Corey's Coming

Luke 3: 15-17, 21-22

One of the things I really love about the Gospel of Luke is that it is a “Book of the Holy Spirit.”  Like both Mark and John, Luke begins his story of Jesus with John the Baptist. Luke tells us that, “even before his birth, [John] will be filled with the Holy Spirit.” Luke doesn’t even get through Chapter 1 without telling us that the Holy Spirit will inhabit not only John in the womb, but also Mary, Elizabeth and, finally John’s father, Zechariah.  In Chapter 2, the Holy Spirit rests on the old man, Simeon, and, finally in Chapter 3, the Holy Spirit descends upon Jesus as he emerges from the river Jordan.

One of the things I really loathe about the Gospel of Luke is the author’s depiction of John the Baptist.  Luke’s John is one of those fire-and-brimstone kinds of preachers on a tirade about judgement and wrath, severing fruitless trees with an ax, and throwing the dead wood into a bonfire.

John says, “I baptize you with water, but one who is more powerful than I is coming . . . .  He will baptize you with the Holy Spirit and fire!”  Doesn’t really sound like Good News. “His winnowing fork is in his hand to clear his threshing floor and to gather the wheat into his granary; but the chaff he will burn with unquenchable fire.”   Not very comforting, is it?   Certainly not for those who anticipate the winnowing fork.  

The scholars who assemble the Revised Common Lectionary, for one reason or another, exclude from our reading today the verses about Herod putting John in prison.  Although it is not part of the reading for this morning, I find it intriguing that before we even get to the scene where Jesus is baptized, Luke tells us that Herod was offended or, perhaps, frightened enough by John to have him thrown into prison.  

Luke doesn’t expound much on the Baptism itself and spends only two verses on describing it.  From those verses, we learn that Jesus was baptized with others who were there.   While he was praying, the heavens opened up, the Holy Spirit descended upon him, like a dove, and a voice came from heaven, saying, “You are my Son, the Beloved; with you I am well pleased.”

So, on the one hand, we have this wild-eyed, larger-than-life, intrusive, disruptive prophet in John the Baptist, pointing his boney finger toward a powerful, vengeful, ax-wielding Messiah . . . juxtaposed with the One who has waded into the water amidst the crowds, then surfaced in hushed prayer, the Dove of the Holy Spirit on his dripping head.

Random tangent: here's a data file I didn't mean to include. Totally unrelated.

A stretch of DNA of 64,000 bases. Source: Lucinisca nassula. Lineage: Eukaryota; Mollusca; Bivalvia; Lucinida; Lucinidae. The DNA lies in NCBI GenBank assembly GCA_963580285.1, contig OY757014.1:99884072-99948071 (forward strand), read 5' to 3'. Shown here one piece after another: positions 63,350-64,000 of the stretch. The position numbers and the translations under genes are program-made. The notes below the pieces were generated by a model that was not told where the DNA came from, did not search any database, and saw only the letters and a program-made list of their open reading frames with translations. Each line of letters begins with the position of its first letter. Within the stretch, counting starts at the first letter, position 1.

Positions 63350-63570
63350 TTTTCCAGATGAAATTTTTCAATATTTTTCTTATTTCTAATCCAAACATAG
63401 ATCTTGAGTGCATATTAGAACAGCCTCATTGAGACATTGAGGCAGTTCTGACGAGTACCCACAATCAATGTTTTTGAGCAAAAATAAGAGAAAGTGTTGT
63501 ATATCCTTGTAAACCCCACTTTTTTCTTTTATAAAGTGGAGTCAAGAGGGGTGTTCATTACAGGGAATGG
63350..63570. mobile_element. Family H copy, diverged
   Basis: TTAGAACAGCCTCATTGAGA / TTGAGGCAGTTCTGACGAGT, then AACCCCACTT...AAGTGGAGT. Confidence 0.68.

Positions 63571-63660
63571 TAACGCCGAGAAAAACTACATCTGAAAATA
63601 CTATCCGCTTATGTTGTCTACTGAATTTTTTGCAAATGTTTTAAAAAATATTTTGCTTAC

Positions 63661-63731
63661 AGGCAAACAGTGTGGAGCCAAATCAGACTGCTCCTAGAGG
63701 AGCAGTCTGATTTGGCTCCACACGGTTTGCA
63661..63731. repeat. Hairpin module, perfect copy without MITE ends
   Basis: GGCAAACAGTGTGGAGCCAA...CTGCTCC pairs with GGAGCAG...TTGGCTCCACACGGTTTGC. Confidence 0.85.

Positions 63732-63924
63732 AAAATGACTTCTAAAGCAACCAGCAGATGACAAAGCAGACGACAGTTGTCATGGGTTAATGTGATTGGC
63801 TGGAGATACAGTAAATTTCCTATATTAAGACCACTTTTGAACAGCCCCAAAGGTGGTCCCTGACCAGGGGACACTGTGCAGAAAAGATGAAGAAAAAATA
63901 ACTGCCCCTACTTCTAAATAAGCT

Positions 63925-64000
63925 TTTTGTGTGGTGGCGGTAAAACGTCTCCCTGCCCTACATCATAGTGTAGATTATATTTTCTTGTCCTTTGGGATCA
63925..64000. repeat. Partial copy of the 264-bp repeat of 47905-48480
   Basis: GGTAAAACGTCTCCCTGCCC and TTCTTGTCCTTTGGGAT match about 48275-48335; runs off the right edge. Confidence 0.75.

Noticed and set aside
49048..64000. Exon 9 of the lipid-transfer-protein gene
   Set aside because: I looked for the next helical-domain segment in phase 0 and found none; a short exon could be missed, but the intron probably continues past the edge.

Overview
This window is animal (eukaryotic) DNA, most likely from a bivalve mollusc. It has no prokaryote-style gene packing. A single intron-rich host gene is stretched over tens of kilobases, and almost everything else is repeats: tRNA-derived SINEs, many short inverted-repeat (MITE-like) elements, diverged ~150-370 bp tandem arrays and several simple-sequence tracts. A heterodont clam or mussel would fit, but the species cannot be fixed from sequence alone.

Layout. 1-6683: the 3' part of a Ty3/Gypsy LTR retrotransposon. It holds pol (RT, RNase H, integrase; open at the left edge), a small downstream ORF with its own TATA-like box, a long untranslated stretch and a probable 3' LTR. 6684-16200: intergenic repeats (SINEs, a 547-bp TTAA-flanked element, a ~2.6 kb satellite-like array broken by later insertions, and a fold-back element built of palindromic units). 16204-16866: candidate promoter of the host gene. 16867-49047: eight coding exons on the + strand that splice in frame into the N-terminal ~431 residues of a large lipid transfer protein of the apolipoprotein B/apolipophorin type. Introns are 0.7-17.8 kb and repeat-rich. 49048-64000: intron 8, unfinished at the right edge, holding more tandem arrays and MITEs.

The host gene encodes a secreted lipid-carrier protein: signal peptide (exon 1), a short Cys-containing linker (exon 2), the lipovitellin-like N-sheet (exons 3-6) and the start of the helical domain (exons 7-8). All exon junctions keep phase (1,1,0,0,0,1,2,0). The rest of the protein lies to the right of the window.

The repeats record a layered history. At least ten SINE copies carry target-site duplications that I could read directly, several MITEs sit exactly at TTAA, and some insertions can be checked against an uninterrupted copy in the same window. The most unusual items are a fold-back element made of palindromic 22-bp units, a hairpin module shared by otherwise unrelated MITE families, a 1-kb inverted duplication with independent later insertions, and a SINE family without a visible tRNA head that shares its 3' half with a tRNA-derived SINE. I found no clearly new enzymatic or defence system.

As only Luke tells it, the Dove comes to Jesus in analog form.  Yonah, the Ancient Hebrew word for dove, was used to identify and represent the Divine.  The graceful and gentle dove was known to the ancient Near East and Mediterranean world as a mother Goddess, a symbol of female beauty and sacrifice.  Doves were required for women making a cleansing sacrifice at the Temple. 

  

Doves can literally breed every month and begin to lay eggs at 2 months of age, so perhaps it is not surprising that the dove was a symbol of feminine fertility and procreation and a representation of the Canaanite goddess Asherah.   It is believed that in Israelite folk religion of the monarchal period, Asherah functioned as a goddess and consort of Yahweh and was worshiped as the Queen of Heaven.

In the first creation story in Genesis, the spirit hovers over the water like a dove.  The flood story, also in Genesis, depicts the olive-branch-carrying dove as a symbol of post-wrath reconciliation, the promise of a new creation.

When Jesus is baptized, the heavens break open, and the symbol of new creation, fecundity, and regeneration enters the narrative, from another plane, heralding God’s new way of working in the world.  The heightened activity of the Holy Spirit in Luke’s gospel is unquestionably significant.  Despite the portrayal of wild-eyed John, it seems clear that Luke himself is less concerned with end-of-the-world apocalyptic imagery than he is focused on the newness that is coming.

The parable I am about to tell you this morning is a compilation of seemingly disparate threads: a song by the great storyteller, Harry Chapin; an experience I had with a church parishioner in Delaware; and what I know to be true from the deep wells of scripture.

One Sunday morning, as I stood leading worship in a charming and historic church in Dover, DE, I noticed a man sitting in the very back pew. He was as close to the door as he could get without being outside the sanctuary and in the vestibule.  Something about him made me uneasy. When he stood for the singing of a hymn, I could see he was very tall . . . perhaps 7 feet tall. His clothes didn’t fit quite right.  The cuffs on the sleeves of his flannel shirt were nearly at his elbows.  His tattered blue jeans were high waters, and I could see his grayish, originally white,  elastic-less athletic socks draped around his ankles.  He was an old man, with long unkempt hair and a bedraggled beard.